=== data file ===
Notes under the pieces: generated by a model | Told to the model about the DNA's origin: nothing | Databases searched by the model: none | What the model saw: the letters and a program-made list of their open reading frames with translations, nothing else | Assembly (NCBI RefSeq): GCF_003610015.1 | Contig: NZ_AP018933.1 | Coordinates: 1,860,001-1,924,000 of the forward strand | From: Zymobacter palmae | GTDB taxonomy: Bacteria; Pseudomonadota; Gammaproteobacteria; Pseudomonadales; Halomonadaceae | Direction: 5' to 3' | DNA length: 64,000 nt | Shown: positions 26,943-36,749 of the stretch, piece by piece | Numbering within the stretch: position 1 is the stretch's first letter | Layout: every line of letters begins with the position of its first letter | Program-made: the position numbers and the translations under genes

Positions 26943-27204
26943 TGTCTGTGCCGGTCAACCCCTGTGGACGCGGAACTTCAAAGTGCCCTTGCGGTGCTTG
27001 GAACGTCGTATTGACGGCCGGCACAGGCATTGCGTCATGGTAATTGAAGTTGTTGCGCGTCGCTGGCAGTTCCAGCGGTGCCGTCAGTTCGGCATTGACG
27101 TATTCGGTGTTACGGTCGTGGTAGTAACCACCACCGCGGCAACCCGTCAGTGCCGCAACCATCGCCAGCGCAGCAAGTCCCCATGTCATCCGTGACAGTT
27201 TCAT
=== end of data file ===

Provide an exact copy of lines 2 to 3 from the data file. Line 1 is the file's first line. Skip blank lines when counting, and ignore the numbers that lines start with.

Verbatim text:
Positions 26943-27204
26943 TGTCTGTGCCGGTCAACCCCTGTGGACGCGGAACTTCAAAGTGCCCTTGCGGTGCTTG